ï½· Small scale produce processing plants and meat processing
plants have been put out of business by larger scale companies. New
York State livestock farmers, for instance, must travel to
Pennsylvania to obtain the services of a USDA certified meat
ï½· Where competing processors for apple products used to provide
apple farmers with a choice of markets, Motts now dominates the
market in NYS and sets the prices for processing apples. Farmers who
do not cooperate with Mott may find themselves without a buyer.
ï½· The price of milk paid to dairy farmers has been at a multi-
year low in 2009 because of the absence of processor competition in
the milk market.
ï½· Farmers seeking non-GMO seed for corn and soybeans have a
difficult time locating seed sources because of the dominating
control by Monsanto. Farmers fear Monsanto will extend this control
to vegetable seed because of their 2005 purchase of Seminis, the
world's largest vegetable seed company. Further, farmers are losing
their right to save seed, and independent seed companies are
disappearing. More than 200 have been bought up or gone out of
business since 1996.
ï½· Seed cost and other inputs are rising to historic highs while
the prices farmers receive for their crops are falling.
ï½· Patents and licensing agreements severely restrict plant
breeders' and researchers' access to genetic material and prevent
researchers from testing existing varieties.
ï½· Public universities and land grant programs are increasingly
dependent on funding from private companies instead of public funds.
As a result, publicly-owned seeds and breeds are dwindling, and
innovation is declining.
ï½· Manufacturers of GE crops are not held liable for
contamination of farmers' crops, while farmers are being aggressively
pursued by seed company legal departments for possessing proprietary
traits resulting from that contamination, even when the GE content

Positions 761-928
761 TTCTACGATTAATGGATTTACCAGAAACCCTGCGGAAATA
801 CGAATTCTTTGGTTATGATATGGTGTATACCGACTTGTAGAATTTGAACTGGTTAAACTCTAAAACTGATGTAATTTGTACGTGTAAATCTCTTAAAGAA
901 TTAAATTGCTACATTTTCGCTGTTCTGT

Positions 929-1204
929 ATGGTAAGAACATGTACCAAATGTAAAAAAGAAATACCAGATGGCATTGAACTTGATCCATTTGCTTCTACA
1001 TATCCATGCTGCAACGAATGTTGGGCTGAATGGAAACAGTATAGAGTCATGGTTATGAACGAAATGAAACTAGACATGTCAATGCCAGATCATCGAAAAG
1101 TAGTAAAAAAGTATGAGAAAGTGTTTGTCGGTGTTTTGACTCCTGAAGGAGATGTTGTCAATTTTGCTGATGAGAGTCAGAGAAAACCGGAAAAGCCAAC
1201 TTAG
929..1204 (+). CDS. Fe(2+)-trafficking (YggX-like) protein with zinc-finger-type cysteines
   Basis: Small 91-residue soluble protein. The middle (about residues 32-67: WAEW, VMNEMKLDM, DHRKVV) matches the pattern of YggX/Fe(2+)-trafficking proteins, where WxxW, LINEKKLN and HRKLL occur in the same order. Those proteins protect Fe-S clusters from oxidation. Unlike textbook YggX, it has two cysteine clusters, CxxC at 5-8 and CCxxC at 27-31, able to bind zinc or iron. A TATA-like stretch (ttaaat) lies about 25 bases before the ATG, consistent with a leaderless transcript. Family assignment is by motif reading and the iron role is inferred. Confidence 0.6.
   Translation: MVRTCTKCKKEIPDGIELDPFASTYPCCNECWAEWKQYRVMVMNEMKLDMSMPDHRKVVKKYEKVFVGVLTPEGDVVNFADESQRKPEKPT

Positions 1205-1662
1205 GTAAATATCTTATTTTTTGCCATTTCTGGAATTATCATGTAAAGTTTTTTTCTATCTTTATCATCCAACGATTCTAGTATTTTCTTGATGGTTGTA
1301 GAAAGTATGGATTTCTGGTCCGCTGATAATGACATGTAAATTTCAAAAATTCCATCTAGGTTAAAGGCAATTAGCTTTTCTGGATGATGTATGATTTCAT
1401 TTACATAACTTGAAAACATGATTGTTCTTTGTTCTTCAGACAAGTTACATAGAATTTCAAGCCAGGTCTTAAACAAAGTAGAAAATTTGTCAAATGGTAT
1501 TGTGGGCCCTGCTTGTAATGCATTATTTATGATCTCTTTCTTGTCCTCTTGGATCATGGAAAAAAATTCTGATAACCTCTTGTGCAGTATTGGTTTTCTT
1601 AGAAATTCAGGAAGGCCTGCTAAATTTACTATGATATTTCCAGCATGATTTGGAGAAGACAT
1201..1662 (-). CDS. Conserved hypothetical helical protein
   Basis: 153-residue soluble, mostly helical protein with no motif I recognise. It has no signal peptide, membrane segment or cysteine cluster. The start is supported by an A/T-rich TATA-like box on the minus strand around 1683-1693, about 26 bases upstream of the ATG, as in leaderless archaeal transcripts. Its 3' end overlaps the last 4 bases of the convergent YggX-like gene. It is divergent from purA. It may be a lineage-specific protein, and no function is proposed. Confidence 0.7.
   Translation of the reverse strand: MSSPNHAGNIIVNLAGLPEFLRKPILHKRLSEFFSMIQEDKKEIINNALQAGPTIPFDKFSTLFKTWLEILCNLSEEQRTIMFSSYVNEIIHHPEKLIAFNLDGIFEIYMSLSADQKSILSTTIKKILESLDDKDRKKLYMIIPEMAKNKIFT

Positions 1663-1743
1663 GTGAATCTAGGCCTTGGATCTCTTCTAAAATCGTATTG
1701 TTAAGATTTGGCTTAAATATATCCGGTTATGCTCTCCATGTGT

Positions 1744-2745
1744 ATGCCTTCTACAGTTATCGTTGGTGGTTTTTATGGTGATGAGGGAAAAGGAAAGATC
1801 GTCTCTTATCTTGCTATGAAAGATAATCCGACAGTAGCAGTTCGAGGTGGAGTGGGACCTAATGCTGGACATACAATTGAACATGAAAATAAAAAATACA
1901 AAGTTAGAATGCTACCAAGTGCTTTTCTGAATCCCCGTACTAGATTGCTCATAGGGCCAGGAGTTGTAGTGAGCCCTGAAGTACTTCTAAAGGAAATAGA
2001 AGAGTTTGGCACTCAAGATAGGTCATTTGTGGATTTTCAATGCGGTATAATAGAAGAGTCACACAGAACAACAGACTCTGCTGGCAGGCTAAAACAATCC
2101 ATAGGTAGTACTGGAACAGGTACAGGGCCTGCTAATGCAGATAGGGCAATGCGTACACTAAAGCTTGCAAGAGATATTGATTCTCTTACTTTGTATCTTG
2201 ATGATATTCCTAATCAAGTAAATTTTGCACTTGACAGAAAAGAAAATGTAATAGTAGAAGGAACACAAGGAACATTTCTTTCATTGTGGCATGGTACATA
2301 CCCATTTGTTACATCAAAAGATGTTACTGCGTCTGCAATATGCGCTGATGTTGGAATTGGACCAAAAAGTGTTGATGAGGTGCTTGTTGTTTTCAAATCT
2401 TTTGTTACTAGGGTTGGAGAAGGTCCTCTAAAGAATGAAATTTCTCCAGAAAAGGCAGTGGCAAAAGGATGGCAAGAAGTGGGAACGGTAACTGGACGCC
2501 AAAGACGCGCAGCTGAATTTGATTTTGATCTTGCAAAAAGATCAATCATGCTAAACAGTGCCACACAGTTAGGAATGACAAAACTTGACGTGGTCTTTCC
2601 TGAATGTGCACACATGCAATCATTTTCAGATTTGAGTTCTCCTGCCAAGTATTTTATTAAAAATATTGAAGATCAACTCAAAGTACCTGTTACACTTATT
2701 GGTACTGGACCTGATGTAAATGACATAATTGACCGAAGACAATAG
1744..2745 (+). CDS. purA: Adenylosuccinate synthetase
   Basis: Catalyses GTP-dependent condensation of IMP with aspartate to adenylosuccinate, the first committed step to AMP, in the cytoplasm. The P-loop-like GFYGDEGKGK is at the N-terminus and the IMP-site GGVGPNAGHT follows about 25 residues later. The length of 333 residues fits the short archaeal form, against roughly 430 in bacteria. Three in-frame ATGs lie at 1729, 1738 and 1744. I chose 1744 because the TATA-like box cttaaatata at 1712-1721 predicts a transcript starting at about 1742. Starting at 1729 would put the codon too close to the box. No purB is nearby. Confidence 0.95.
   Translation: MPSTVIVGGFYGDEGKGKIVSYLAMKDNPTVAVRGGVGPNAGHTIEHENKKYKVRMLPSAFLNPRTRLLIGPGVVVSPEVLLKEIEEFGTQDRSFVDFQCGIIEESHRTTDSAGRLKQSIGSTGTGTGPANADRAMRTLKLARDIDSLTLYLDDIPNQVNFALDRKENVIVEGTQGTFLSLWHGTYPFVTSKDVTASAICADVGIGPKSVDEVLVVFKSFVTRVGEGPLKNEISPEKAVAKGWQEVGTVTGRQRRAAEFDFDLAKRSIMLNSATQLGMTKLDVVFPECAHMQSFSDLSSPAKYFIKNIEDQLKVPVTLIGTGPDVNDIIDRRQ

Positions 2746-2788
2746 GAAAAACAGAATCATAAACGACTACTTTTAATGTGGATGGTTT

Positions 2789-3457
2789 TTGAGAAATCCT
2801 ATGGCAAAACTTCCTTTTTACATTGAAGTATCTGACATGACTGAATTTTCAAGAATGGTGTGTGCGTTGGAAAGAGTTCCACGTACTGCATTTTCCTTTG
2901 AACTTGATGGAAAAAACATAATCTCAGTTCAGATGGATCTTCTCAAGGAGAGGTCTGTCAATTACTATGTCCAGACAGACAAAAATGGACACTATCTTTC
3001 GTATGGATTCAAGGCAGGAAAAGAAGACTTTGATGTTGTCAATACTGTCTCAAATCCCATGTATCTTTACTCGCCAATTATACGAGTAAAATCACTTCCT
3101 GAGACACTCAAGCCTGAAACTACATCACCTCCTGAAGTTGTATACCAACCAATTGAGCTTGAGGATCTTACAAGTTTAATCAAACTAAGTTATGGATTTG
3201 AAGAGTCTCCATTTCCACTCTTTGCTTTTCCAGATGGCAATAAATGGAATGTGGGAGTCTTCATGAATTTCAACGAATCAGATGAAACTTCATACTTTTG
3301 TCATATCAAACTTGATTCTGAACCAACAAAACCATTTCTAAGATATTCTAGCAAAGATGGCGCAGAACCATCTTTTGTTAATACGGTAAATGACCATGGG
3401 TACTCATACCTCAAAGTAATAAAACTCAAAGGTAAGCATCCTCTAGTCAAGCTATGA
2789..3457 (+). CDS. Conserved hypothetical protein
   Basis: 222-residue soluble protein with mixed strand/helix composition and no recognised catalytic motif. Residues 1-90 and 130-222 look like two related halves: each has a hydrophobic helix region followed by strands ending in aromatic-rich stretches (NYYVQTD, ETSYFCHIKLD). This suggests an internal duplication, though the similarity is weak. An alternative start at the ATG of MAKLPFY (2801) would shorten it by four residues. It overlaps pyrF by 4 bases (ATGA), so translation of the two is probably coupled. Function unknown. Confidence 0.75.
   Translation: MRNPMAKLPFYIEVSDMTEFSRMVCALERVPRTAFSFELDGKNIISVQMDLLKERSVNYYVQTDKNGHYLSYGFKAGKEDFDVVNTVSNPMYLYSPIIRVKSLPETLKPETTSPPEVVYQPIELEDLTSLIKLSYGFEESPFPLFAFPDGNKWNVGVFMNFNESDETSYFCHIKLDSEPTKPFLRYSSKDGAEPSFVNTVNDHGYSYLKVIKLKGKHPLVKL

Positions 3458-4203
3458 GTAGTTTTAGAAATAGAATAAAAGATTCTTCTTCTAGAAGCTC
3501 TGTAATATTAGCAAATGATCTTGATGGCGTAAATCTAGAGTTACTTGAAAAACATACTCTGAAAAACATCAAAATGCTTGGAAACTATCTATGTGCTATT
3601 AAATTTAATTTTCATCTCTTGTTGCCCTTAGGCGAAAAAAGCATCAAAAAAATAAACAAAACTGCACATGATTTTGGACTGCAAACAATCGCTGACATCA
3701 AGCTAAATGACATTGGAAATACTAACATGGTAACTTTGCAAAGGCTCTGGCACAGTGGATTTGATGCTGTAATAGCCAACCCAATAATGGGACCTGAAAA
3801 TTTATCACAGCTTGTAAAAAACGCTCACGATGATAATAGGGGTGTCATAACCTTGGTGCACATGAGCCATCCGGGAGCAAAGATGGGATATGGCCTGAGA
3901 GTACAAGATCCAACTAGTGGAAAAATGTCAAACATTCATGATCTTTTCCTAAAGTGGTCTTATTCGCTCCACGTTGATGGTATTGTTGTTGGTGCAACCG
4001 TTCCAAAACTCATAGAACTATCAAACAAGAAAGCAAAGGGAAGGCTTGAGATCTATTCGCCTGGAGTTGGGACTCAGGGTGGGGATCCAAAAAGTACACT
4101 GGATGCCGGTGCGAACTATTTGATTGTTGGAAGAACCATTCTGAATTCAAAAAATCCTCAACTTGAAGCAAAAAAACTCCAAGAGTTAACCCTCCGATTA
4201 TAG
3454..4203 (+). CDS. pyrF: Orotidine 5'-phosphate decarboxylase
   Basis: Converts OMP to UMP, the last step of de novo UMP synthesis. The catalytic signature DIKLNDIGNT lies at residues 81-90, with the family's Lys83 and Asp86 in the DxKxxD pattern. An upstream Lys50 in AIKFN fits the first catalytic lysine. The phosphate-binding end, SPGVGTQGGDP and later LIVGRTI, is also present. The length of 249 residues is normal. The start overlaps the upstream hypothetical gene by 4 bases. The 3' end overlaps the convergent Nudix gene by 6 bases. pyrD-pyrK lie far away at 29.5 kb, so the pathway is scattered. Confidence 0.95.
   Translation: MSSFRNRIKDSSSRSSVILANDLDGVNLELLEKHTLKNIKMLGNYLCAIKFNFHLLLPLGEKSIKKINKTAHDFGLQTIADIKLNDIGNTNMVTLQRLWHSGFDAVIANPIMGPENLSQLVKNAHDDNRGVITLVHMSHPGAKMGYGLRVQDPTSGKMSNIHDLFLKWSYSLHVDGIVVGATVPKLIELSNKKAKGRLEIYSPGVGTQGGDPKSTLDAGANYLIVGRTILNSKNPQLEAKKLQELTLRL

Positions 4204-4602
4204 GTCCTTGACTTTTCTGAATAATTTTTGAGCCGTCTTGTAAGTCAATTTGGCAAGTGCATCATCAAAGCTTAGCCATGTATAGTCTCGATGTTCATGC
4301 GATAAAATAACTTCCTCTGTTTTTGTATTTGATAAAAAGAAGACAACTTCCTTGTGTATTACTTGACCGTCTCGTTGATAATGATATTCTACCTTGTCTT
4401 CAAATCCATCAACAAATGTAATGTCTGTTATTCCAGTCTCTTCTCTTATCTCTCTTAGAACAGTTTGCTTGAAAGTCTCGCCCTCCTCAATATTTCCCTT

provides no economic benefit.
ï½· Secretive contracts often leave farmers with little financial
or legal control over their situations and take away their right to
ï½· The Packers and Stockyards Act prohibits unfair practices in
the poultry industry, but it is rarely enforced because enforcement
authority is split between the USDA and the Justice Department.
ï½· Lack of regional competition and unstated collusion between
poultry companies restrict contract farmers' options. Further, the
ranking system for contract poultry farmers is not based on true
competition, and farmers who lose poultry contracts are not able to
recapture their initial investments.
Farmers and consumers deserve an open and vital marketplace -- and
fair practices demand it. The future of a free and unbound
agriculture in this country depends on a vital family farm
infrastructure working together with independent companies and
publicly-supported research. These hearings have the potential to be
an important step in restoring fairness and competition. We hope the
Justice Department working with USDA will use these comments to
determine the scope and the tenor of the upcoming hearings.
Thank you for this opportunity to comment on these important issues.
NOFA Policy Coordinator